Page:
Keep reading for today’s roundup of #OpenGov news featuring a corruption free for all in Romania, Jay Carney claiming the internet means journalists don’t need access to the President, and the Open Data Institute everywhere.
- White House Press Secretary Jay Carney tried to blame the Obama Administration’s limitations on press access on the internet. The press was, not surprisingly, skeptical. (National Journal)
- John Podesta, newly installed as a top White House adviser, hasn’t registered as a lobbyist since 2006, but he is widely known as one of the most influential people in Washington. (Washington Times)
- The Open Data Institute is on a signing spree. Following their recent agreement with the BBC, the ODI has locked down a deal with Taiwan’s Open Data Alliance to promote and explore its potential. (Future Gov)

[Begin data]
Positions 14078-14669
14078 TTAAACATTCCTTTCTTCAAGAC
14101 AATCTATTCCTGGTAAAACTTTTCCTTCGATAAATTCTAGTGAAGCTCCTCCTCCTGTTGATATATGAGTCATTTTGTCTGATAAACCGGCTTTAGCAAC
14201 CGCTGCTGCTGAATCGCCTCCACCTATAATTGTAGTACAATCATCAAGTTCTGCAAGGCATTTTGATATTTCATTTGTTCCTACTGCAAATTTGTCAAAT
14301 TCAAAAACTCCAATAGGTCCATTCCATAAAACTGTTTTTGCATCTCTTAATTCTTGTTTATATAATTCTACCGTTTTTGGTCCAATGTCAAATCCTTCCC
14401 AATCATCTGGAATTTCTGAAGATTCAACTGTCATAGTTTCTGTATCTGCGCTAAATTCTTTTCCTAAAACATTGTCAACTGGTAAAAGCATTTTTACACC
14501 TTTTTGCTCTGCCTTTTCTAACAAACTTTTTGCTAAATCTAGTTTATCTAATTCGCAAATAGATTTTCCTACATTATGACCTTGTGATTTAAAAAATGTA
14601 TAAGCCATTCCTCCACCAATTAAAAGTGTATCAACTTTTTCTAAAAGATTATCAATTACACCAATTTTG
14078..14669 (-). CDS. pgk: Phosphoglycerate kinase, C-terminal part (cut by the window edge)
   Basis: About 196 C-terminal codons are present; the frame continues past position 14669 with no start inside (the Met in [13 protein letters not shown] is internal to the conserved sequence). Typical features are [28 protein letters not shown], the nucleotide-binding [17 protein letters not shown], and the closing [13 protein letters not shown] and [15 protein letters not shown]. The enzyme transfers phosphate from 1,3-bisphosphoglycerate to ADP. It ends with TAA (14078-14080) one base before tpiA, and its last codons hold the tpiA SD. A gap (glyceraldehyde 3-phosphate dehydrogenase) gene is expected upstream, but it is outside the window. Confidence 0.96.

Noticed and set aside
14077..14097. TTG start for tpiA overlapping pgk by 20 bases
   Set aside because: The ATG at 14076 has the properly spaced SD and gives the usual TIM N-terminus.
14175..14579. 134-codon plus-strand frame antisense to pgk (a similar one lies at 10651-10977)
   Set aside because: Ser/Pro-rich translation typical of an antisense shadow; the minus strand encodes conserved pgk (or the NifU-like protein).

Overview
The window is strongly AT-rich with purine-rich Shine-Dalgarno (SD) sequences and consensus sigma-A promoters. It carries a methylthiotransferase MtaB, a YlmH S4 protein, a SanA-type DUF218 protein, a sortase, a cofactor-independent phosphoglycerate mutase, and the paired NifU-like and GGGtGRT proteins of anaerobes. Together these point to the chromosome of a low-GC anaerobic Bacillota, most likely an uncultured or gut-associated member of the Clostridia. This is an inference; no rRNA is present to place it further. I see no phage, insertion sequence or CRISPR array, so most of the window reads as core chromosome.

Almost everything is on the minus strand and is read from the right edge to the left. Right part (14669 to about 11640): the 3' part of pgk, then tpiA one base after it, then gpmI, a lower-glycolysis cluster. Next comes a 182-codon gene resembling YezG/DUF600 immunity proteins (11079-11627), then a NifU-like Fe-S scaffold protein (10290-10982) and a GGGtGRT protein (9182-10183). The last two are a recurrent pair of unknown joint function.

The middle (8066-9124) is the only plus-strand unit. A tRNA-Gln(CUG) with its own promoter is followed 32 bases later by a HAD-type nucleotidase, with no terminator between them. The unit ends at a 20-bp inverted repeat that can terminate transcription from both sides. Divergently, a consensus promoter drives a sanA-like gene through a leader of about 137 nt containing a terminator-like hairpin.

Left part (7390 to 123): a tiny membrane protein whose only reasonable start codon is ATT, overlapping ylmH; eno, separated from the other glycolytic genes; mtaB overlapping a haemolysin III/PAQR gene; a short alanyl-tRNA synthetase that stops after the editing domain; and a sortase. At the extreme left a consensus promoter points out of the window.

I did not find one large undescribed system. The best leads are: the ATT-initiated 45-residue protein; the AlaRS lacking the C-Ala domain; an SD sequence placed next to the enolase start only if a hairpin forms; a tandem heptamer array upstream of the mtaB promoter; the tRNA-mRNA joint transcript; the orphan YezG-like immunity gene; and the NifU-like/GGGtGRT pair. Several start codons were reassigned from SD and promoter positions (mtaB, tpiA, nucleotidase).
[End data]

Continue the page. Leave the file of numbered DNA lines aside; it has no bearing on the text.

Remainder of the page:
- The Romanian parliament didn’t bother to debate before they voted for an amendment that essentially decriminalized corruption for a wide swath of public officials, themselves included. (EU Observer)
State and Local News
- Georgia Governor Nathan Deal is facing a grand jury investigation into his 2010 campaign. The grand jury will look at documents related to an ethics investigation that already cleared Deal of major wrongdoing, although his campaign was forced to pay a few thousand dollars in fines. (Washington Post)
- Democratic interests have their eye on Secretary of State races around the country in 2014. A new PAC aims to get Democrats elected to the position, which often has power over election laws. (Washington Post)
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